There is an artistic and a functional standard for evaluating Yixing teapots. Artistically, it is important that the pot be well-formed and appeasing aesthetically. It should refine the tea ceremony by appearance alone. Beautiful pots add to the ambience of tea and lend elegance to an otherwise mundane activity. There are four levels of craftsmanship that we use to discuss Yixing pottery: Mass-Produced Pieces, Handicraft Ware, Special Artistic Pieces and Master Artistry.

Over the next few pages, we would like to show you some of the classical styles of teapot we enjoy. As we are tea-brewers, our proclivity is for shapes and styles that make nice tea. That said, we have tried to present you with what are some of the most famous styles of pots, and to show you some that are more artistic than utilitarian. For us, however, the best styles of pots are always the ones that look gorgeous, are balanced and harmonious throughout, and also make great tea - which means they pour well, are made of nice clay and have a design that is nice to hold in the hand. Each of these styles of pot is really a family, with many subtle variations. Over time, as you learn about Yixing pots, you will begin to recognize the more famous shapes, even if they are adapted slightly. Compare your pots to the shapes shown over the next few pages and show us some of the variations in your collection on the app!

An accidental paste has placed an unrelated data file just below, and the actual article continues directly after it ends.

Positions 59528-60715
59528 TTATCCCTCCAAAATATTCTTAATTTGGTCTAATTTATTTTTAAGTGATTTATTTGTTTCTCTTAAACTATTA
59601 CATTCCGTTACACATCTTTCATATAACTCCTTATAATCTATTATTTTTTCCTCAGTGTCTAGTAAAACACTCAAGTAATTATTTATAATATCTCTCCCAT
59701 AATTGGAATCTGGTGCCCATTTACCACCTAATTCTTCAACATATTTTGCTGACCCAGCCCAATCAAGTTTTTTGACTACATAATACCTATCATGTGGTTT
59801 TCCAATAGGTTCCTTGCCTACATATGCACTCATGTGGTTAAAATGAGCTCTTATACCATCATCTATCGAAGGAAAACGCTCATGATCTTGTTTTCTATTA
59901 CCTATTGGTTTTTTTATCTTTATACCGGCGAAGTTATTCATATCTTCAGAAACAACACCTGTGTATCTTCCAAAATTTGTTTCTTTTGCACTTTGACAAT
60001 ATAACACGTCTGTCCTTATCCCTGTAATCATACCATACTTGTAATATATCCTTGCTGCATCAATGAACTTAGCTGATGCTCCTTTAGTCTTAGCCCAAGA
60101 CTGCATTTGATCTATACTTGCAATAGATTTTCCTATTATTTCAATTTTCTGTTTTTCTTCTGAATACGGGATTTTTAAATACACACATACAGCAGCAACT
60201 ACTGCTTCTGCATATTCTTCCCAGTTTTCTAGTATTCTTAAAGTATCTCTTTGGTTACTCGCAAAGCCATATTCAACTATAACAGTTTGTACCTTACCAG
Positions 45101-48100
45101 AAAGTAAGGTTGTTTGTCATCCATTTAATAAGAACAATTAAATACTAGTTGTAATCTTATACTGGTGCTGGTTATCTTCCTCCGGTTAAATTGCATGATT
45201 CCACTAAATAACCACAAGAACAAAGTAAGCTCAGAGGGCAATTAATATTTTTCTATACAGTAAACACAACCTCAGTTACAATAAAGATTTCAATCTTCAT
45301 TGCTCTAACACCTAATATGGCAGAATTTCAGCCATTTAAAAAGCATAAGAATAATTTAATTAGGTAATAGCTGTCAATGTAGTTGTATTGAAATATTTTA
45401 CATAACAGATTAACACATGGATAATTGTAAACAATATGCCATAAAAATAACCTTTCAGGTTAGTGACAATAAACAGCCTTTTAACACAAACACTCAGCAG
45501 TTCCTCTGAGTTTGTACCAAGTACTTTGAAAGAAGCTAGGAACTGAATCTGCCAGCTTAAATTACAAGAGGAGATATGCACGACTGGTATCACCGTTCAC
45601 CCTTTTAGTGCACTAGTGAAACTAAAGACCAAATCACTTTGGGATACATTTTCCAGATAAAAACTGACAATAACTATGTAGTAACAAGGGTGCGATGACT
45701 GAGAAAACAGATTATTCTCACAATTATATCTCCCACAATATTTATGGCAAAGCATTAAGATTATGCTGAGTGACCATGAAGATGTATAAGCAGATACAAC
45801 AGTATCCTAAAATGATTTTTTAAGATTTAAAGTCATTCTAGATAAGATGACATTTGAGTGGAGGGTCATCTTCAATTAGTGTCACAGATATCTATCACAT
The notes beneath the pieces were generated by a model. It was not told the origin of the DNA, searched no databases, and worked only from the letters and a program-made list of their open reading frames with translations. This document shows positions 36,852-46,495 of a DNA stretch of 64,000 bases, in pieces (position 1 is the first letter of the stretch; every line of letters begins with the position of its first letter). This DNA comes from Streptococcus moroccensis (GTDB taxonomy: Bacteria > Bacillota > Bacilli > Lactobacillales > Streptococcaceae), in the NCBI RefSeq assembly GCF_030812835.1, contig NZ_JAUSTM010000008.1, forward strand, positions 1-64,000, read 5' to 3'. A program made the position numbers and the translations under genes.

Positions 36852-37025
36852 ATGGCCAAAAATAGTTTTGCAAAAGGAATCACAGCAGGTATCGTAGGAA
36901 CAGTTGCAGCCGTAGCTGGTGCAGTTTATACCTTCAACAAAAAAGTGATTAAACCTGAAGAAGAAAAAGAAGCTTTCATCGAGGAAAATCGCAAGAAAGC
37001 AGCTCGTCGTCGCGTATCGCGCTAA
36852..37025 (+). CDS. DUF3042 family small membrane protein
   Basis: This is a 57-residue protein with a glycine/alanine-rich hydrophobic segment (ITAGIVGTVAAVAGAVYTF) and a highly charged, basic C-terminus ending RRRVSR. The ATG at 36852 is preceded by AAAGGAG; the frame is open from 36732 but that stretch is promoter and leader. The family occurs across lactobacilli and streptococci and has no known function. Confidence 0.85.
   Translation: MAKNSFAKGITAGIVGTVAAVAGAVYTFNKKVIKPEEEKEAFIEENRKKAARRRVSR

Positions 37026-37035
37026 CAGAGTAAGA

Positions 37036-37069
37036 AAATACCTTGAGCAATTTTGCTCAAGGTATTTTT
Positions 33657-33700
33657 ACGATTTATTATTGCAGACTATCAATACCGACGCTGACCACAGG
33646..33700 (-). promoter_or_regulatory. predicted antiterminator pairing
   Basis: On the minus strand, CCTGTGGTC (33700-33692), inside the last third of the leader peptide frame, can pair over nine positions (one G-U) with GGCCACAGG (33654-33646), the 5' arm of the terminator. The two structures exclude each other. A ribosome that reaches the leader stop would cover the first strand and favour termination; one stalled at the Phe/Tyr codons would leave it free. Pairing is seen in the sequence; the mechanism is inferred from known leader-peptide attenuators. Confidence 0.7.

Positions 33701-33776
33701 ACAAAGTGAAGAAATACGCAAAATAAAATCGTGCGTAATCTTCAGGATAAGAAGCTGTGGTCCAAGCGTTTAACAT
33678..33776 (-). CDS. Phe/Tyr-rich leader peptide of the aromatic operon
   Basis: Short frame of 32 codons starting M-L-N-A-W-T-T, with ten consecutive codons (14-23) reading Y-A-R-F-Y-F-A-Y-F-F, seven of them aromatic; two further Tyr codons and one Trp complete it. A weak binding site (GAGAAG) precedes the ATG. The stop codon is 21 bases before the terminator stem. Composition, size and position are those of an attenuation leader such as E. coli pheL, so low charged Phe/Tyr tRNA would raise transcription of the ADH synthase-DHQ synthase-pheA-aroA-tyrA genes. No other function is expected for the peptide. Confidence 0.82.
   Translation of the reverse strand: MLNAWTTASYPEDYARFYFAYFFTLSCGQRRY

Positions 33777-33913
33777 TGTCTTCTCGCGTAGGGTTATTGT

Shui Ping (水平)
Called "Balances in Water," as these pots are supposed to float if they are made perfectly. These are probably the most produced pots in history, made extensively throughout the Republic (1911 - 1949) and Communist eras (post-1949).
Duo Qiu (掇球)
These "Chopped Ball" teapots are named this because it is supposed to be made from the slices of a perfect orb, cut up and rearranged with skill in various shapes and styles. This style began in the mid-Qing Dynasty, which lasted from 1644 to 1911.
De Zhong (德鐘)
Fang Gu (仿古)
Xian Piao (線瓢)
"Straight Scoop" teapots are styled after other scoop-shaped pots and also influenced by pear-shaped pots, of which there are many. This is a great shape for beginners, as it is useful for all kinds of tea. These pots are also known as "Guava pots (芭樂壺)."
Si Ting (思亭)
This is a specific kind of pear-shaped pot that has been famous for centuries. They are often inscribed "思亭" on the bottom. The long, elegant spout means less room to choose the speed and distance of the pour when decanting, but they sure are gorgeous!
Meng Chen Pear (孟臣梨式)
Xi Shi (西施)
Shi Yiguang (施夷光) is one of the "Four Great Beauties" of China. She is said to have been so beautiful that fish in her pond would gaze at her and forget to swim. This style of pot is designed to resemble her breast. Also, the handle is upside-down.
Court Eunuch (Tai Jian, 太監)
These famous pots date to the middle of the Qing Dynasty (1644 - 1911). Many variations of this style exist. The name is a bit cheeky, as it refers to the shape of the spout. (Someone obviously had a strong sense of humor.) They are wonderful pots for tea.
Arhat (Luo Han, 羅漢)